I foresee huge fights between my husband and I over allowance. Should we give our children an allowance? I got an allowance, he didn’t. We both think “the way our parents did it” is the right way. We are still several years away from this issue, but I’m already bracing for it. I believe receiving an allowance was the start of my financial education – even though my husband is a huge saver so clearly his father’s approach was not all wrong. What do you think?
Should we give our kids an allowance? How much?
As I kid, when my husband needed something, he asked his Dad for it. His Dad always knew what he was spending money on, but it still seems like a crazy system to me. Instead of letting a child experiment with small amount of money, you manage it for them, preventing failures, but also preventing them from learning from those failures. Me, biased? 🙂
When I was little, I got my allowance every Saturday after I cleaned my room, which sometimes got so disgusting my oldest sister would clean it for me. It was that repulsive. But I digress. I immediately walked one block to the corner store and bought candy or beef jerky with my allowance. By the time I walked back to my house, the money and my treat – gone. As I got older, I started to save my allowance so I could buy presents at Christmas and birthday gifts. In high school, my allowance went to movie tickets and my favorite burrito spot (Gordo’s in Berkeley – eat there if you can!)
I’d like to give my children an allowance so they can:
- practice the math skills that using money requires
- experiment with the emotions money can cause
- enjoy the satisfaction of buying something you want
- gain confidence from doing things for themselves
- learn from mistakes, like spending money too quickly
- share their money with others through gifts and donations
But I can easily imagine how giving a child an allowance can go terribly wrong.
Where do kids get money to buy drugs? To buy alcohol? If they don’t have a job, it’s coming from their allowance or they’re stealing it. Many of my friends in high school did not get an allowance – they had to work for spending money. (Which btw, I hope they invested in a Roth IRA as a teenager.) I did receive an allowance, but because my mother limited it to $10 a week as a high school senior, I always had less money than my friends. (At the time, a movie ticket was about $6.50.)
How did you handle allowance with your kids?
Myke’s comment (on Dacia’s post about staying out of debt) that strict allowances are the key to teaching children financial responsibility, got me thinking. Myke wrote:
Let’s go back to the older days when kids had an allowance and learned to use it. Too many parents will buy their child whatever they want when the child wants it. Other than necessities (which differ with the economic situations of the household) there are things that children should be taught that they may have to buy for them selves i.e. a specific toy when it’s not their birthday or a holiday. Many of these item that the parents buy will be used once or twice and then ignored.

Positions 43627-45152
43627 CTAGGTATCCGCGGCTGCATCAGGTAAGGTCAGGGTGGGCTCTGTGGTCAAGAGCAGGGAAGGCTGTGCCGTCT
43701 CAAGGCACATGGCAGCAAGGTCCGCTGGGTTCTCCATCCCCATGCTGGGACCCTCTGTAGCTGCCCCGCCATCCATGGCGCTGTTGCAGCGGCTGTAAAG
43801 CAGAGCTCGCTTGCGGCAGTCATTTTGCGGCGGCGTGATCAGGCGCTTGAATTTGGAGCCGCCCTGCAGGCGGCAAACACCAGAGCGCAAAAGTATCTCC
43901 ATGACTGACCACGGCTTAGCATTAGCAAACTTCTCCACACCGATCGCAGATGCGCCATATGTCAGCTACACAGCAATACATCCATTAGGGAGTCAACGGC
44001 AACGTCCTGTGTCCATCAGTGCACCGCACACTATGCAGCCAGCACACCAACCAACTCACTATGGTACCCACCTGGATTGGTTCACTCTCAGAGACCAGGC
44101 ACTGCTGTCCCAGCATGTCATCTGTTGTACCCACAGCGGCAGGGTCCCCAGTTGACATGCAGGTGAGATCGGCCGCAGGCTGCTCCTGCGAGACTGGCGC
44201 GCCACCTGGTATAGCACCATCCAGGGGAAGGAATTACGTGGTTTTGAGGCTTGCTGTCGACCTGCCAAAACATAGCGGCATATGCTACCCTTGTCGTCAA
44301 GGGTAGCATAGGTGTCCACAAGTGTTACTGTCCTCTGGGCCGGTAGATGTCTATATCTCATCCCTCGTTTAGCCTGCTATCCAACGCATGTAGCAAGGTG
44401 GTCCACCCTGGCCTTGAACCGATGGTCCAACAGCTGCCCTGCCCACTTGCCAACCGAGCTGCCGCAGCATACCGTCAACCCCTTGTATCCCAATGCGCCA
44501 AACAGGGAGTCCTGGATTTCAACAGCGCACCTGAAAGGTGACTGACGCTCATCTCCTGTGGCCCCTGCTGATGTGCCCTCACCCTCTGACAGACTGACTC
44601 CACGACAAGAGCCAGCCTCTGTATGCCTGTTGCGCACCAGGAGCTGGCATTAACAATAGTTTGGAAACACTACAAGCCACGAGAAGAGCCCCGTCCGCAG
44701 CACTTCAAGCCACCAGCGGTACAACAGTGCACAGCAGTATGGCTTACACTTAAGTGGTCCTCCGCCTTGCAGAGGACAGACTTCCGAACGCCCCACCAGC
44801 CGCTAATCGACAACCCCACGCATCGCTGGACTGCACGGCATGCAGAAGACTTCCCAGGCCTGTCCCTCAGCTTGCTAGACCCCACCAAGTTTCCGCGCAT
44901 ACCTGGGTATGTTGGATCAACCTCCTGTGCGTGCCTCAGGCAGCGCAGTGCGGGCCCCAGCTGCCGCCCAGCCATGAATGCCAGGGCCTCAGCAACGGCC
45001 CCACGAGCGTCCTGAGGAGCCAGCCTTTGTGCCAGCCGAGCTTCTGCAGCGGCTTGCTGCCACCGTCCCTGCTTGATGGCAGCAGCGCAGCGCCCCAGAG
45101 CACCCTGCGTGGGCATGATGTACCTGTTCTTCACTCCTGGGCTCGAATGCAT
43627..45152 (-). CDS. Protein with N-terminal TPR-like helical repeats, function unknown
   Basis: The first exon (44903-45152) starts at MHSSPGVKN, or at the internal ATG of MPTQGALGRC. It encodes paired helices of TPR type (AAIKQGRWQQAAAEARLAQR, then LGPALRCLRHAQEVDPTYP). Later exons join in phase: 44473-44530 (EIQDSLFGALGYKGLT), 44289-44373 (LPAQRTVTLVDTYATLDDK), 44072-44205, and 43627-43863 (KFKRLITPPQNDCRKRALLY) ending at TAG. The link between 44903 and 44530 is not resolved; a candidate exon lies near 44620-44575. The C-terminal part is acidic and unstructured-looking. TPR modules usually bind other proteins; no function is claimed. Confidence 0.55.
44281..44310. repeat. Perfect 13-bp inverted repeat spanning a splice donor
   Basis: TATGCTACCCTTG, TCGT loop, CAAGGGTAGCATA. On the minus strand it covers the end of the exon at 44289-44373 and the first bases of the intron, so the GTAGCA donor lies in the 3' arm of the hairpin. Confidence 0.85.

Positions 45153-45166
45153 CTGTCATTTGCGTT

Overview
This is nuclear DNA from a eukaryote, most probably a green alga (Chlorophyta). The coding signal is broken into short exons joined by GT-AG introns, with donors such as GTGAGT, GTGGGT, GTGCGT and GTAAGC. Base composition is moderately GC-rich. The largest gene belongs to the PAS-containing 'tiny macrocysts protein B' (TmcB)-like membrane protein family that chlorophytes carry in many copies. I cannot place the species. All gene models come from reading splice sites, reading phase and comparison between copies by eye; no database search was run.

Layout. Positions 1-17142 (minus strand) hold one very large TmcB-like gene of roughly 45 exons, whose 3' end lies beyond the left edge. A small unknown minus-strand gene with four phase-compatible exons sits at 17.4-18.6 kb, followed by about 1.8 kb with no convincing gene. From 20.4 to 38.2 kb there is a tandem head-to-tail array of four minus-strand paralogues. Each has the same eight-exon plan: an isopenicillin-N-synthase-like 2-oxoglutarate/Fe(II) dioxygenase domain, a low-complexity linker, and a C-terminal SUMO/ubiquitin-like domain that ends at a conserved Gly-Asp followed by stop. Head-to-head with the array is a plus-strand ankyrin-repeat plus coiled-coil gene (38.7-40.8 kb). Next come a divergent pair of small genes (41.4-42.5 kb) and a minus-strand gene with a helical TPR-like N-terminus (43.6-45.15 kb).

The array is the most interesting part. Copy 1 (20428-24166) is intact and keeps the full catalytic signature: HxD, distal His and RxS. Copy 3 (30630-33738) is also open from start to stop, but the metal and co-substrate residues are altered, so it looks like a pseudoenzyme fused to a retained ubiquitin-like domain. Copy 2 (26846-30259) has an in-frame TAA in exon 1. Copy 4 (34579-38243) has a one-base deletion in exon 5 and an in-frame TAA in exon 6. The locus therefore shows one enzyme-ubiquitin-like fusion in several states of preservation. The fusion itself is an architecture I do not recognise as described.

Children need to learn how to save their money for what they want. This which will make them think twice about the purchase, and by the time they have the money saved, they may not want to spend it anymore on that item at all. It will teach them decision making, financial responsibility and patience.
So is Myke right? Is allowance the key to teaching financial savvy?Or are parents who say “yes” to their children the problem?
If parents overspend, upgrading their cell phone at every opportunity, taking lavish vacations, buying clothes every season, will their children become over spenders, too? Are lax parental standards – buying them whatever they want, when they want it – to blame for so much of our personal credit card debt?
I’d be fascinated to know if credit card debt is more prevalent among adults whose parents also have credit card debt. As if it’s a lifestyle that gets passed on, similar to how children are more likely to be obese if their parents are.
I’m curious how you handled allowance with your kids. Did you change anything compared to how your parents handled allowance with you?
MS Barb says
Check out Dave Ramsey’s & Rachel Cruz’s book re: Money & Kids! Dave gave his kids a commission–they had to work for their commissions! (No free lunch!)
Jacob Lee says
Allowances are powerful things. They are a child’s first exposure to the power of personal choice that financial means can bring. It is for this very reason that parents approach it with a mixture of fear and trepidation. To some, it is the quintessential way to teach children financial literacy as well as character traits like patience, thrift and generosity. To others, however, allowances are dangerous things that take away parental power and authority, and teach nothing more than greed.